Beating Wisconsin. It's that easy. - Matthew Holst
On the heels of a disappointing loss on the road to Michigan State, the Buckeyes look to rediscover themselves against a plucky Iowa bunch fresh off their biggest win of the season.
I'm pretty sure just about the moment the final buzzer sounded against Indiana last Tuesday night in the Wisconsin Badgers' 64-59 victory over the Hoosiers, basically every fan of Big Ten basketball (without an allegiance to the Cheese State) said something to the effect of "yeah, but they'll lose to Iowa on Saturday". Almost like clockwork, Iowa was in control early against Bucky Badger, and despite a late push, held on for a 70-68 victory.
Now Iowa, under third year head coach Fran McCaffery, has to prove that momentum is more than just tomorrow's starting five. McCaffery infamously drew the ire of Buckeye fans everywhere when in the 2009 NCAA tournament, McCaffery's then Siena Saints took Evan Turner and the Buckeyes to overtime before "upsetting" the 8-seed Buckeyes, 74-72, in what would now be referred to as the "second round" (but was more logically referred to as the first then). SInce then, he's 0-4 in his two full seasons in Iowa City against the Buckeyes. Coach Fran's first team went 11-20 in 2010-2011, but his second bounced back to go 18-17 and do what Todd Lickliter never could; take Iowa's first trip to the postseason since the 2005-2006 season.
It's one thing to upset a slower, methodical Wisconsin team at home one game removed from their emotionally biggest win of the season. But to do that and then go on the road and take down a more talented Ohio State team might be asking a bit much. For all the improvements McCaffery's introduced to the Hawkeyes' basketball program, they're still probably a year away from being anything remotely resembling road warriors, maybe even two in a league as rigorous and demanding as the Big Ten has evolved into.
To give it their best shot to make it two high profile wins in a row, forward Aaron White will help lead the way. The sophomore native of Cleveland suburb Strongsville recorded 17 points in the upset over the Badgers while also bringing down 7 boards. We're almost two months removed from the ACC-Big Ten Challenge, but in the Hawkeyes' 95-79 steamrolling at the hand of Virginia Tech, he did manage to record a hefty double-double of 21-and-10 in the losing effort.
Joining him to compose Iowa's front court is the Sioux City, Iowa produced giant, Adam Woodbury. The freshman checks in at 7-1, 235, but doesn't exactly turn heads on the scoresheet. Woodbury presently averages 5.8 points per game and despite his would be size advantage, just 5.4 rebounds per contest. If things get edgy down the stretch and Woodbury is still registering minutes, look for a potential hack-a-stilt defensive strategy, as the big man shoots just 50% from the charity stripe.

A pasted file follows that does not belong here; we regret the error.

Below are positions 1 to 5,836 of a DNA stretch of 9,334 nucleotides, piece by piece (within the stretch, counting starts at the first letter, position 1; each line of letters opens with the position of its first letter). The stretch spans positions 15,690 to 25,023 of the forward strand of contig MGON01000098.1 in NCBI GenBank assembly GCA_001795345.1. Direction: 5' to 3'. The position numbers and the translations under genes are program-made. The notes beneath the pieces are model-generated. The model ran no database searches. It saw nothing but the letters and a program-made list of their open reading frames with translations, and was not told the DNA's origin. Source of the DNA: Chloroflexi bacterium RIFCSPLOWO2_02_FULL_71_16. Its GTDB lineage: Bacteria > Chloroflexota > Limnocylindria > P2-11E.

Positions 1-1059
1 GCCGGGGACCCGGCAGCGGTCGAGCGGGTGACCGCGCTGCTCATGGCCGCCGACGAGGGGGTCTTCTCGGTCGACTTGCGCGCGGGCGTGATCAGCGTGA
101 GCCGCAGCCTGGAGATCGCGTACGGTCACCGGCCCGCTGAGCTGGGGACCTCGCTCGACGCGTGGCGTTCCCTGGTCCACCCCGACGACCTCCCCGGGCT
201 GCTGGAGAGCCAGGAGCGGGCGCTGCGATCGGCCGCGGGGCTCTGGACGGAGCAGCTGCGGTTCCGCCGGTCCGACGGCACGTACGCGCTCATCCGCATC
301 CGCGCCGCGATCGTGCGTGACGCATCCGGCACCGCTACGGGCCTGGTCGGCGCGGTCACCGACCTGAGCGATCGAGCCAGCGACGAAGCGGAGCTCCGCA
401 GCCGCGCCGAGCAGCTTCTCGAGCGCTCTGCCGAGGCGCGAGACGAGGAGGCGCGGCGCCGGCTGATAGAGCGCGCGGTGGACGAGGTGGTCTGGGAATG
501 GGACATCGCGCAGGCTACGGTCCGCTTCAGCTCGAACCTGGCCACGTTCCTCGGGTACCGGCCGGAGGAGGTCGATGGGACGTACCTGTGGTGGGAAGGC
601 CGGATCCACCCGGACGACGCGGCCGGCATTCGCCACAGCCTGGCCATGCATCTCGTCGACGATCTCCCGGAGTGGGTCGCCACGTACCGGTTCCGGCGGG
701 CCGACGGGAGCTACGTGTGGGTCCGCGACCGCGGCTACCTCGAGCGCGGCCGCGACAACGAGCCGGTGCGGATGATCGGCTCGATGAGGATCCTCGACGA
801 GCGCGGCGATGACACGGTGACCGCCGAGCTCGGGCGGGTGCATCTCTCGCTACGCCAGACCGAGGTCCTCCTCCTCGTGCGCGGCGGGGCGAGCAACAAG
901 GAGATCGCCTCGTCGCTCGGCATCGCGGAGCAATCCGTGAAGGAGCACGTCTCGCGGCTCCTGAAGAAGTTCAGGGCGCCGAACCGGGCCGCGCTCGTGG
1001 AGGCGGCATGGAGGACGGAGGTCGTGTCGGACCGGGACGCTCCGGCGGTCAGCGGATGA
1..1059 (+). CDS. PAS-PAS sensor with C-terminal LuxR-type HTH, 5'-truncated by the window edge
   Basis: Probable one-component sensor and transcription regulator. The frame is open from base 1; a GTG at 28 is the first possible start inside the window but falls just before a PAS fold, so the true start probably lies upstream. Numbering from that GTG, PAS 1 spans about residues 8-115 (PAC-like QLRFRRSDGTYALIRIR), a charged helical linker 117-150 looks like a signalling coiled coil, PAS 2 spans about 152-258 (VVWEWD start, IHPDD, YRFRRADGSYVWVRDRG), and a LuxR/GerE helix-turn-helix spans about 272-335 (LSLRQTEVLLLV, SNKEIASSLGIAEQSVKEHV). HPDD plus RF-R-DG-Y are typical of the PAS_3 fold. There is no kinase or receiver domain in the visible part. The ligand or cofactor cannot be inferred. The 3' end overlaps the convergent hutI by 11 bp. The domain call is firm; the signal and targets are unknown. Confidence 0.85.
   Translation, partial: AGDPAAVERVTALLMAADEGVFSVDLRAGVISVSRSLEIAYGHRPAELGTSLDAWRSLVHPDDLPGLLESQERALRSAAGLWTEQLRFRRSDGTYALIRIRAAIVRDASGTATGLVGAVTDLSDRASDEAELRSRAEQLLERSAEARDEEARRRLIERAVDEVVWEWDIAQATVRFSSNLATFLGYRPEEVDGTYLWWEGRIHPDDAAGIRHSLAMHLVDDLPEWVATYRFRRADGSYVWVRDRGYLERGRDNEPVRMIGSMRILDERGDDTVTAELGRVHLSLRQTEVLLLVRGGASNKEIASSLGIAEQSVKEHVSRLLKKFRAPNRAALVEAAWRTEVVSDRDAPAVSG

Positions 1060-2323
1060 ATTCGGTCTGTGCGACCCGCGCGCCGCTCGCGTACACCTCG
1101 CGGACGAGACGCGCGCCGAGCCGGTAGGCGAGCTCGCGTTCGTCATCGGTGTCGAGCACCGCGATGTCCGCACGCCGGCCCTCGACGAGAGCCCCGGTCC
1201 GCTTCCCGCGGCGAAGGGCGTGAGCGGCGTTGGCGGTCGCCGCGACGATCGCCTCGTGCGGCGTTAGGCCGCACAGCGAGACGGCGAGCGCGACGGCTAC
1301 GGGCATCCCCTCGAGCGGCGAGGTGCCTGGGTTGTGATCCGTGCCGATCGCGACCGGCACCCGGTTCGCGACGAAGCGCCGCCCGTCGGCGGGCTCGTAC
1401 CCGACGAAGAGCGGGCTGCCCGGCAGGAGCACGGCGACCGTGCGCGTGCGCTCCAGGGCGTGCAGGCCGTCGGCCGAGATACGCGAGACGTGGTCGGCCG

The crux of Iowa's back court production comes from leading scorer, Roy Devyn Marble. The Michigan native Marble averages 14.9 points per game while also grabbing 4.3 rpg. The junior recorded only 8 points in Iowa's 20 point victory at Northwestern two Sundays ago, but before missing the team's close loss to Michigan State with an ankle injury, had scored 14 against both Michigan and Indiana (in the latter despite shooting 1-for-14 from the field; woof).
Beyond Marble, the Hawkeyes have two starting guards both capable of carrying and distributing the wealth. Lansing, Michigan product Anthony Clemmons, a freshman, averages 4.8 ppg, and 4.1 apg. In Iowa's blowout loss to Michigan at the beginning of the New Year, he dished out 7 assists while also adding 12 points on 4-for-6 shooting.
The other point guard, also a frosh, Mike Gessell, is a better offensive option. Gessell averages 8.9 ppg, but is still responsible for 3.1 assists per as well. The highlight of Gessell's young Iowa career came in the 80-73 victory over Northern Iowa in which he was responsible for 23 points including 4-6 shooting from beyond the arch. He's four times this season been responsible for 5 assists or more in a game as well.
The Hawkeyes aren't bashful about playing 9-10 guys, and the relief efforts start with Eric May. The 6-5 senior doesn't have gaudy numbers (4.0 ppg, 3.5 rpg), but can fill in at both guard and forward, and averages 18 minutes per game. 6-7 forward Melsahn Basabe is the team's leading bench scorer, averaging 7.0 points per game to go along with 3.7 rebounds per. He plays bigger than his size, and started off the season pulling down 10 boards in a single game. Forward Zach McCabe and guard Josh Oglesby both also average double digit minutes for the Hawks. Expect to see a near virtual line change to try and test Ohio State's conditioning at some point Tuesday evening.
Iowa might just be an even more difficult out for whoever draws them in the early rounds come Big Ten tournament time, but for all their improvements, the talent differential is still going to be challenging for them to overcome at this point. Deshaun Thomas wasn't joking when he called himself a "nightmare matchup" late last week, and there's not anyone on Iowa's team that'll find it easy to slow down the Buckeyes' leading scorer. For all the Hawkeyes' strides, it's going to be easier said than done for Iowa to go into Columbus and not only keep things close, but emerge victorious.
Holy diver. The Buckeyes will bounce back from their loss at the hands of Tom Izzo and the Spartans and take advantage of Iowa's inability to handle them when they're executing at their best. 75-65, Ohio State.